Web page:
I spent some time this week trying to fix the speed issues and layout issues that I have been seeing. The major speed bottleneck in the initial page load was the call to fetch all of the documents. It took a few seconds to fetch a few thousand results. Things I tried:
- I trimmed this call down to send back only the data that I needed. This reduced the time by a few tenths of a second.
- Next I tried batching the call so I would only fetch 50 records at a time, this resulted in an overall higher response time, but I could start rendering right away. Each batch still took 500ms on average after the initial call. This gives an average of 10ms per record which is still very slow.
- I ditched JPA and went straight to the database which resulted in 10ms response times for each batch of 50 records. This was much better.
- After removing JPA, I decided I would try something completely different. I spent a couple of hours rebuilding the fetch documents API call in NodeJS. This resulted in 5ms response times per batch of 50 records.
I honestly didn't expect JavaEE to be so slow. I suppose it makes sense since you have the JPA layer between your code and the database. In all likelihood I could improve the performance of the JPA-approach to bring it close to the 10ms response time I saw with the third approach. However, I don't think it makes sense to spend time figuring that out when the NodeJS solution is not only faster, but cleaner.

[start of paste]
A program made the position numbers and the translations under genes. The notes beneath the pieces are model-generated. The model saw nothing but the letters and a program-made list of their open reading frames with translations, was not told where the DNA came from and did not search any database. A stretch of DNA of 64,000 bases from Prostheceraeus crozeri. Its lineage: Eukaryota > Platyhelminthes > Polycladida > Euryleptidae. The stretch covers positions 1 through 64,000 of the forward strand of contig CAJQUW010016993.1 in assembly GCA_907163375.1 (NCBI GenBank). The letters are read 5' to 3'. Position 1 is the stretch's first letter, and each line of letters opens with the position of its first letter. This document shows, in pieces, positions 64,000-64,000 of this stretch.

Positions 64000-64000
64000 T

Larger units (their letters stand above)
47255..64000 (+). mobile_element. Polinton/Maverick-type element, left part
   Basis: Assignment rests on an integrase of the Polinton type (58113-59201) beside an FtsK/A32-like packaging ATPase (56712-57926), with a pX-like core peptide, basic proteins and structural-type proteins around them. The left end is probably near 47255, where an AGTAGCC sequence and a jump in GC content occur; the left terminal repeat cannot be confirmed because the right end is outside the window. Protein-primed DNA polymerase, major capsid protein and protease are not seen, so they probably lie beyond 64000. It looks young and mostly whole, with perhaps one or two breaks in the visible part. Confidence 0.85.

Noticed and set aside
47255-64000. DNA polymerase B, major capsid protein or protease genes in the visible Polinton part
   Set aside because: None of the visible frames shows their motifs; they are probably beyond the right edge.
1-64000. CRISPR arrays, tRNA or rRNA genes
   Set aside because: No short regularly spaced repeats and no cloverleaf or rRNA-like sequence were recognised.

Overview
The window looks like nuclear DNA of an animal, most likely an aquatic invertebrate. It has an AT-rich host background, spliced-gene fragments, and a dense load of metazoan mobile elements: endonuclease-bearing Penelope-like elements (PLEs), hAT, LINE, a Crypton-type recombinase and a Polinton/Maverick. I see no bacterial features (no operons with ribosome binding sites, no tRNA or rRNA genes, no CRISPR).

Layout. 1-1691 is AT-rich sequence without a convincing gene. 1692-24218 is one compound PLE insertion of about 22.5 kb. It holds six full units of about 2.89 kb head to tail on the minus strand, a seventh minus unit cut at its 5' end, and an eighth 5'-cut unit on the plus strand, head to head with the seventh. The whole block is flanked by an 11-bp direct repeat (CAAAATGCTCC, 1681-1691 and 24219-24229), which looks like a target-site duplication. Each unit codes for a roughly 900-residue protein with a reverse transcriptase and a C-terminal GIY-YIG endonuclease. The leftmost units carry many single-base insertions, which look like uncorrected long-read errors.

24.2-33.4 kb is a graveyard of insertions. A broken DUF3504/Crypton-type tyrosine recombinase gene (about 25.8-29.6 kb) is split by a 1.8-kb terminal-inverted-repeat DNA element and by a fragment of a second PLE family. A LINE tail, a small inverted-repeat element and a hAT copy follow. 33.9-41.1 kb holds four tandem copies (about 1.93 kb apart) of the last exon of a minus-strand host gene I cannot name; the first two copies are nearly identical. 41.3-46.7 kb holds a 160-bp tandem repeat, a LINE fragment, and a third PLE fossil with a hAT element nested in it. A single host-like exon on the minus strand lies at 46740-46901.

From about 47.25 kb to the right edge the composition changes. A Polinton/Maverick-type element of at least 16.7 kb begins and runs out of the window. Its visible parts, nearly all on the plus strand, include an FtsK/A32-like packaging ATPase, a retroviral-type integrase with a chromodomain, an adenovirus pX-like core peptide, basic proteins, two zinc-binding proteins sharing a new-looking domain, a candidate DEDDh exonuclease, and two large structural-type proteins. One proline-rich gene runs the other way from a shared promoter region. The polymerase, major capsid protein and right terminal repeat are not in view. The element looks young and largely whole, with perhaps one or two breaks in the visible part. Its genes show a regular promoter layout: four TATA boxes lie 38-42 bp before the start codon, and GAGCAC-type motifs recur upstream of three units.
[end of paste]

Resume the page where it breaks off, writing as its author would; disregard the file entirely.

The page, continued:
Unfortunately, this means that I will end up starting over on the server code.
I've always heard "optimize last". I've interpreted it as something to do at the end of your project, but I believe it is meant to do at the end of your feature. You should be looking at your numbers during the course of development as it could completely change the libraries and platform you are using. I wouldn't care about squeezing every millisecond out of your response times, but for sure if a call is taking hundreds of milliseconds or more, I would dig into it sooner otherwise you could be wasting precious days or weeks rewriting your code.